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Fact Sheet on the Offal Truth from the Annals of Modern Medicine

Fecal Microbiata Transplant, FMT, also known as stool transplant, is no joke. Finding a stool donor, however, who doesn't have parasitesor underlying infections, hasn't had antibiotics in 5 years, and who is willing to share bi-product with another matter entirely.

The first fecal transplant was done by a Colorado doctor, Ben Eiseman, MD, in Denver General in 1958. He'd spent part of his youth as a ranch worker, cowboying, in Wyoming and other western states. Maybe it was in doing this work that he picked a fine disregard for sanitation. Coming up with this counter-intuitive idea took a mind especially open to information coming from neither his mother, nor, the medical establishment.

He was able to eradicate a certain kind of antibiotic resistant colititis, in 4 of his patients, with one treatment --it was this kind of colitis that swept down from Canadian hospitals in 2000. C difficile still kills 300 people a day in American hospitals.

Fecal transplants are one of the first new treatments to emerge from the burgeoning study of the "human microbiome," the collection of 100 trillion bacteria, fungi and other microscopic bugs that live in and on the human body. Without them, people could not survive.

As of May 2008 studies showed that FMT can have a positive effect on neurological diseases such as Parkinson's disease. Indeed, while Dr. TJ Brody was experimenting with patients afflicted with Parkinson's, he realized that after fecal therapy the symptoms of Parkinson's in his patients began to decrease: some, to the point that other

neurologists could no longer detect Parkinson's. There are new studies which suggest that FMT could benefit ulcerative colitis,auto immune disorders, nuerological conditions, obesity, metabolic syndrome, diabetes, Parkinsons and MS. The newest studies in MS are pointing to bacterial infections and/or Epstein-Barr virus as likely implicated in MS. So, gut flora may represent our immune system assets in battling a variety of illnesses.

A randomised study published in the New England Medical Journal in January 2013 reported a 94% cure rate of colitis caused by C. difficile, by administering fecal microbiota transplant compared to just 31% with vancomycin. The study was stopped prematurely as it was considered unethical not to offer the FMT to all participants of the study due to the outstanding results.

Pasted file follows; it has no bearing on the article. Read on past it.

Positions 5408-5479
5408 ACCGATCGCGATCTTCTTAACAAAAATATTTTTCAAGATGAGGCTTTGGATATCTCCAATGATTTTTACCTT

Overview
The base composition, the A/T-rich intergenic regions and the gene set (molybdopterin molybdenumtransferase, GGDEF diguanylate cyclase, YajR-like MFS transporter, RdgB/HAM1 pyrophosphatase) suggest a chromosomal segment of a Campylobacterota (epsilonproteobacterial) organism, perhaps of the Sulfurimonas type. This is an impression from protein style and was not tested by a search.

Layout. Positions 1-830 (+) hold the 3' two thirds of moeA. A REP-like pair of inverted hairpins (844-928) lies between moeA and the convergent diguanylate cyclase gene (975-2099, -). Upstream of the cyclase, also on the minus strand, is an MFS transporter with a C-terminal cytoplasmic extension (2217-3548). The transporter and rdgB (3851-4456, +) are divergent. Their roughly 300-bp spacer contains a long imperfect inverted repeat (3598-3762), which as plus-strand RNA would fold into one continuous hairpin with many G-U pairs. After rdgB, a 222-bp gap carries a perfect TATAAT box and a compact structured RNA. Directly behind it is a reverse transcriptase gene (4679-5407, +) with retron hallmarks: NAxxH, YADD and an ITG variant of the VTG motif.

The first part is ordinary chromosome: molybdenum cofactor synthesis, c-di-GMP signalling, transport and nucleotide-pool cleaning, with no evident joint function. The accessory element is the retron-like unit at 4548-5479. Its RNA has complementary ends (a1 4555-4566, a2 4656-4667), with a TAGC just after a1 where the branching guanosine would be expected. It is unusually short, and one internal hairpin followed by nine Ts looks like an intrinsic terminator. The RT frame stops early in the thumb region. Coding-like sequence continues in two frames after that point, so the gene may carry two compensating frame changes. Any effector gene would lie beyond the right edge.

The Mayo Clinic in Arizona FMT team first performed a colonoscopic fecal transplant in 2011 for a patient with severe refractory C. difficile colitis, using donated stool from the patient's brother. "Unbelievably, the patient left the hospital 24 hours after the procedure, after having been bedridden for weeks," Dr. Orenstein says. "That opened my eyes to the possibilities for helping others."

Since then, Mayo Clinic in Arizona has performed 24 fecal microbiota transplants for CDI patients. In every case, the infection was completely eradicated - often within hours or days - Cheryl L. Griesbach, R.N., who was instrumental in developing Mayo's fecal transplant program, says the positive results have been overwhelming. "I've talked to every patient. After having been desperately ill and homebound, the dramatic change in their quality of life is truly phenomenal," she says.

Doctors realize that this new information fits in well with everything they've been learning about the harm done by antibiotic therapy. It is hard to ignore. There are 200 clinics performing FMT across the nation. Over time doctors know that technology will refine the delivery system for renewing intestinal flora--so that cultural norms can continue to be observed--but for now it is only the sickest and best informed that receive the treatment. For the rest of us? It is a waiting game.

Fecal Transplant has quickly become the preferred treatment for antibiotic resistant colitis--and it is going to become part of establishment medicine as soon as doctors stop laughing and pulling rabbit ears out of their pockets.

The procedure was performed in Grey's Anatomy. Season 5 episode 8 a woman receives a poop transplant from her husband.

There is some controversy about whether the donor poop should be a family member or not:

"This could be viewed as another form of recycling: one man's waste is another man's treasure," says James Versalovic, professor of pathology and immunology at Baylor College of Medicine and Texas Children's Hospital, which has begun its own fecal transplant program, called intestinal microbiome transplantation.

In Australia researchers analyzed the flora of patients receiving new flora: at 4, 8 and 24 weeks following infusions. They found the donor flora was stable over time.

Most of us are going to walk away from the Toronto doctor that says this can be done at home with a blender and two saline enemas.

In 376 studies not a single incidence of infection or illness has been recorded as caused by the procedure.